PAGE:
The aim of the project is to generate vertebrate genomes that are of "substantial quality," said Haussler, who also helps run the UCSC Genome Browser, which currently includes 44 vertebrate genomes.

Genomes sequenced for the project may not be as high-quality as the human genome, but should reach at least the quality of the dog genome "or some of the other vertebrate genomes that have been done recently to something like 6x or 7x Sanger coverage per genome," he said.

Prior to embarking on the full-scale project, the consortium plans to conduct a pilot project, specifics of which it is currently formulating. The project will use the 16,000-sample collection and "poke at this resource in a strategic way so that we can get some initially exciting scientific information from it, and we can demonstrate that the tissues are fully viable for sequencing," Haussler said. "One of the goals of the pilot is to absolutely demonstrate that there is no obstacle other than the need for cheap [sequencing] technology, that we can get the DNA information that we need from these samples."

[ pagebreak ]

The scientists plan to start the pilot as soon as possible, using sequencing technologies available at that time — which could be any of today's technologies, or a mix of them, Haussler said.

Sequencing for the pilot could be provided by the genome sequencing center at UCSC, which currently houses Applied Biosystems SOLiD and Roche/454 platforms, and is in the process of installing an Illumina Genome Analyzer (see In Sequence 10/27/2009).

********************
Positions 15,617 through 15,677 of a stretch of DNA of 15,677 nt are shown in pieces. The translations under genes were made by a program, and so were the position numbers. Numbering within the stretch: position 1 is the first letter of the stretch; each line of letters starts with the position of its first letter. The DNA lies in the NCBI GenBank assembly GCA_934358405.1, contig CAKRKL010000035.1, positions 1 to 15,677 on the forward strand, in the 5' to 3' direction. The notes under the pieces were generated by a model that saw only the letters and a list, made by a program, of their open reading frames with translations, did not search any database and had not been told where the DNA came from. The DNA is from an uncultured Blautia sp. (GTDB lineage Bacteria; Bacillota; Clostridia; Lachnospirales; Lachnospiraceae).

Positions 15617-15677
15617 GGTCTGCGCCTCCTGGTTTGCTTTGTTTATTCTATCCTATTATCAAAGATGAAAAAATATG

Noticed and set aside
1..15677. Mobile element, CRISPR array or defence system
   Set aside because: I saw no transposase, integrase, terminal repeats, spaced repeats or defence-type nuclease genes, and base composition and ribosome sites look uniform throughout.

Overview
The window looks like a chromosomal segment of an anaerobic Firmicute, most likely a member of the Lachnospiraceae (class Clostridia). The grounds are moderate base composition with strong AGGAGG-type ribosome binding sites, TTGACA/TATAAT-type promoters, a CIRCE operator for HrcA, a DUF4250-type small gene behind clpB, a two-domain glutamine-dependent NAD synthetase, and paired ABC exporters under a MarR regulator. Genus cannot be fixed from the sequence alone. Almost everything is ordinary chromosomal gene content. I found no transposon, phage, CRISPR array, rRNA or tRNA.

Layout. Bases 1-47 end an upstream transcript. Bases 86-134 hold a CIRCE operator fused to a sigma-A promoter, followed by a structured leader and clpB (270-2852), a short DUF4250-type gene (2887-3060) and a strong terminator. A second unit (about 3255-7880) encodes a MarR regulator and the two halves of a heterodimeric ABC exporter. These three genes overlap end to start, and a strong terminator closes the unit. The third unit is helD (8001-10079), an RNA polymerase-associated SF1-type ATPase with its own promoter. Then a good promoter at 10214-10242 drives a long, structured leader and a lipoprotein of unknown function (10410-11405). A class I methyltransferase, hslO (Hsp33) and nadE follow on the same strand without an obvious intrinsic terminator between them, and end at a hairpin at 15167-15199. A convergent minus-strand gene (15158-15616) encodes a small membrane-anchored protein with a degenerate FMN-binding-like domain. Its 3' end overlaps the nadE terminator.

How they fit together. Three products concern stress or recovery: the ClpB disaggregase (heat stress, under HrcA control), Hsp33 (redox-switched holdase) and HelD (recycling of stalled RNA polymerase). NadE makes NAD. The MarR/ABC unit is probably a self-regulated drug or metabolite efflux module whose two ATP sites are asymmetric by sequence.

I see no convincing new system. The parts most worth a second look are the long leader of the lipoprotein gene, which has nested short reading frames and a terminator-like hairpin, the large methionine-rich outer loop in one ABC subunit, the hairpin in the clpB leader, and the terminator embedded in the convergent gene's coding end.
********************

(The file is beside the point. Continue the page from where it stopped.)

In addition, Haussler said, the comparative genomics lab at the Institute of Molecular and Cell Biology in Singapore — co-headed by Nobel laureate Sydney Brenner, who is also a participant in the Genome 10K project — may provide some sequencing capacity, and others are also interested in participating in the pilot.

What is likely going to be more challenging than sequencing 10,000 vertebrate genomes is to analyze the data, according to Haussler. "It's certainly a much bigger project than anything we have tackled before," he said. For example, comparing just the 44 vertebrate genomes currently in the UCSC Genome Browser "completely maxes out our computational capabilities, which are substantial," and that include a compute farm with several thousand CPUs.

Doing the same with 10,000 genomes will be impossible, he said, and the scientists will have to come up with new analysis methods. "You have to organize [each piece of DNA] according to the phylogenetic relationship among the species, and you have to build a system that allows for any comparison to be made dynamically and quickly," Haussler said.

Finally, correlating genetic differences with phenotypic traits will provide work for decades of research to come, according to Haussler. "We expect to lay the foundation for that work, we do not expect to complete that aspect of the project," he said. "That's not part of the mandate — otherwise it would be a 100-year project."